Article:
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Thinking in Java
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Combo boxes (drop-down lists)

Like a group of radio buttons, a drop-down list is a way to force the user to select only one element from a group of possibilities. However, it’s a more compact way to accomplish this, and it’s easier to change the elements of the list without surprising the user. (You can change radio buttons dynamically, but that tends to be visibly jarring).

By default, JComboBox box is not like the combo box in Windows, which lets you select from a list or type in your own selection. To produce this behavior you must call setEditable( ). With a JComboBox box, you choose one and only one element from the list. In the following example, the JComboBox box starts with a certain number of entries, and then new entries are added to the box when a button is pressed.

//: c14:ComboBoxes.java
// Using drop-down lists.
// <applet code=ComboBoxes width=200 height=125></applet>
import javax.swing.*;
import java.awt.event.*;
import java.awt.*;
import com.bruceeckel.swing.*;

public class ComboBoxes extends JApplet {
  private String[] description = {
    "Ebullient", "Obtuse", "Recalcitrant", "Brilliant",
    "Somnescent", "Timorous", "Florid", "Putrescent"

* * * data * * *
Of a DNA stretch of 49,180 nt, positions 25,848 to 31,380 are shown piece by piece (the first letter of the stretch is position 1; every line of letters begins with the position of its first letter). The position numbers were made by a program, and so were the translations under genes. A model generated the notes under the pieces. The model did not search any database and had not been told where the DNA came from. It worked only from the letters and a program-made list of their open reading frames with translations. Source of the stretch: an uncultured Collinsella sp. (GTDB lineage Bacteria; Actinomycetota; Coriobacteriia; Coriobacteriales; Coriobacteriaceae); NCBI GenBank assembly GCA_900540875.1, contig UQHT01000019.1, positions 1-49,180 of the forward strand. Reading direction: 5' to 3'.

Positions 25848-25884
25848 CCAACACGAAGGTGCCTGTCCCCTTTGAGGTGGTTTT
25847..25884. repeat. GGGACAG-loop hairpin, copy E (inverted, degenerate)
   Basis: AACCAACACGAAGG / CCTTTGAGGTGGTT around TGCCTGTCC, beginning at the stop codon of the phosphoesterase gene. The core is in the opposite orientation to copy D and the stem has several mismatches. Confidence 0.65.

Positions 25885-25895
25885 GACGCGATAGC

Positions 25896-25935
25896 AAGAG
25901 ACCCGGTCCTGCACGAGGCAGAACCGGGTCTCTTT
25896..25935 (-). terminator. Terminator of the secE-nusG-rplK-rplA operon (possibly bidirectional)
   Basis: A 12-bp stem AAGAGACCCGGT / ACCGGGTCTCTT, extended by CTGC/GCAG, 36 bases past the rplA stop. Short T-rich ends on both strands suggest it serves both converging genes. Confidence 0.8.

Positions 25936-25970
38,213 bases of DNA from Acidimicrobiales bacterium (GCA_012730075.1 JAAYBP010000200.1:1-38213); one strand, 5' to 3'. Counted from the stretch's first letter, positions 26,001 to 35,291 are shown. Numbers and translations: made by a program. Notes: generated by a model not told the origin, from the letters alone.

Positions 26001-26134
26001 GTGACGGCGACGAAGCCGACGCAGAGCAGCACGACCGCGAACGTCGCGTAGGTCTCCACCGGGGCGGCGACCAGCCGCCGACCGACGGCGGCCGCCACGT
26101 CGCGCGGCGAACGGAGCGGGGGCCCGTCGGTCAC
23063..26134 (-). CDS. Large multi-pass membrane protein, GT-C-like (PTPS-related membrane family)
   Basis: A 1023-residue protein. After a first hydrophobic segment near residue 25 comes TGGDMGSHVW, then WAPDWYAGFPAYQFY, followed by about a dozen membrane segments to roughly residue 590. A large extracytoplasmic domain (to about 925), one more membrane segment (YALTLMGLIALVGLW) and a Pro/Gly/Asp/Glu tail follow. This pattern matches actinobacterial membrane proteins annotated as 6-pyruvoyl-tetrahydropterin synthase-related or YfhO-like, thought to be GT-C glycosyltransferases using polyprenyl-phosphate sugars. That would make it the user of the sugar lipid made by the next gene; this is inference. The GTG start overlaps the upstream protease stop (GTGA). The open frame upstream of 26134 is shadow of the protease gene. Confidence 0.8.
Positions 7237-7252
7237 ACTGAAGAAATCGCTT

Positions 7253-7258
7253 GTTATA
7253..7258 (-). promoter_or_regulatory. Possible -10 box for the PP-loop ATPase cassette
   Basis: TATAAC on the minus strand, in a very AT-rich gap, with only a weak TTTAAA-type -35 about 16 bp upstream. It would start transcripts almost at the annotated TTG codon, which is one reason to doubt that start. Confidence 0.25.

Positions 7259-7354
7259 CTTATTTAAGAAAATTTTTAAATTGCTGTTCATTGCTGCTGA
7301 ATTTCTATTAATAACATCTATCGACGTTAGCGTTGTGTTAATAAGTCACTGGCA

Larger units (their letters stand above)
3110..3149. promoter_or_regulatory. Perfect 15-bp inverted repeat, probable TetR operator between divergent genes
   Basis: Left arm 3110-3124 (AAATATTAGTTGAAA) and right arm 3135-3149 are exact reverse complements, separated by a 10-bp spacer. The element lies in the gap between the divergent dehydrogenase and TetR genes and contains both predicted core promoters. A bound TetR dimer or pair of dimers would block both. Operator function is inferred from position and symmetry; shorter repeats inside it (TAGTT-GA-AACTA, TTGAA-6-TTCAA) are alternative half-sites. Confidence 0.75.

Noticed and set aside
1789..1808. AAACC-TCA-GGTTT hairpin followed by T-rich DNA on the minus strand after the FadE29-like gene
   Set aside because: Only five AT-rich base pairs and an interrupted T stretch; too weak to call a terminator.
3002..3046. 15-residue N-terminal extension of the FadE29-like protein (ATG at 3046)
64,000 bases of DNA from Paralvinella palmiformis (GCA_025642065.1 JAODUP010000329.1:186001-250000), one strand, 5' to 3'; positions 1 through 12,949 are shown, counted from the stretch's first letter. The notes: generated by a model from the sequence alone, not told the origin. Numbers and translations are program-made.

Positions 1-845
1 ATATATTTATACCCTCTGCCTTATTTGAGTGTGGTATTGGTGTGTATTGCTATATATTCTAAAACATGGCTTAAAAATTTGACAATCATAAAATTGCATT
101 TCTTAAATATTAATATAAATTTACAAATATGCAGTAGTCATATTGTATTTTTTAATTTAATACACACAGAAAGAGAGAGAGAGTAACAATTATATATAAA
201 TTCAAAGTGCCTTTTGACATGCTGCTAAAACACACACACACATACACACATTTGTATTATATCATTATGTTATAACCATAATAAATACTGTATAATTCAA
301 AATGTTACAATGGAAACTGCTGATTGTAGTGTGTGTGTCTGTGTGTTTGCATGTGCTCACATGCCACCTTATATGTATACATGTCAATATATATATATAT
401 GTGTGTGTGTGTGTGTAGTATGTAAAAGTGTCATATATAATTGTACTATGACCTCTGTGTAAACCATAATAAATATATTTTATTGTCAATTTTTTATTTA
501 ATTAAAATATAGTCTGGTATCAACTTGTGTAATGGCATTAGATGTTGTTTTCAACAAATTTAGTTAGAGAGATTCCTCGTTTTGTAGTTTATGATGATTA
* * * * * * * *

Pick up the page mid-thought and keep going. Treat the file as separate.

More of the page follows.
};
  private JTextField t = new JTextField(15);
  private JComboBox c = new JComboBox();
  private JButton b = new JButton("Add items");
  private int count = 0;
  public void init() {
    for(int i = 0; i < 4; i++)
      c.addItem(description[count++]);
    t.setEditable(false);
    b.addActionListener(new ActionListener() {
      public void actionPerformed(ActionEvent e) {
        if(count < description.length)
          c.addItem(description[count++]);
      }
    });
    c.addActionListener(new ActionListener() {
      public void actionPerformed(ActionEvent e) {
        t.setText("index: "+ c.getSelectedIndex() + "   " +
         ((JComboBox)e.getSource()).getSelectedItem());
      }
    });
    Container cp = getContentPane();
    cp.setLayout(new FlowLayout());
    cp.add(t);
    cp.add(c);
    cp.add(b);
  }
  public static void main(String[] args) {
    Console.run(new ComboBoxes(), 200, 125);
  }
} ///:~


The JTextField displays the “selected index,” which is the sequence number of the currently selected element, as well as the text of the selected item in the combo box.
Thinking in Java
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   Reproduced courtesy of Bruce Eckel, MindView, Inc. Design by Interspire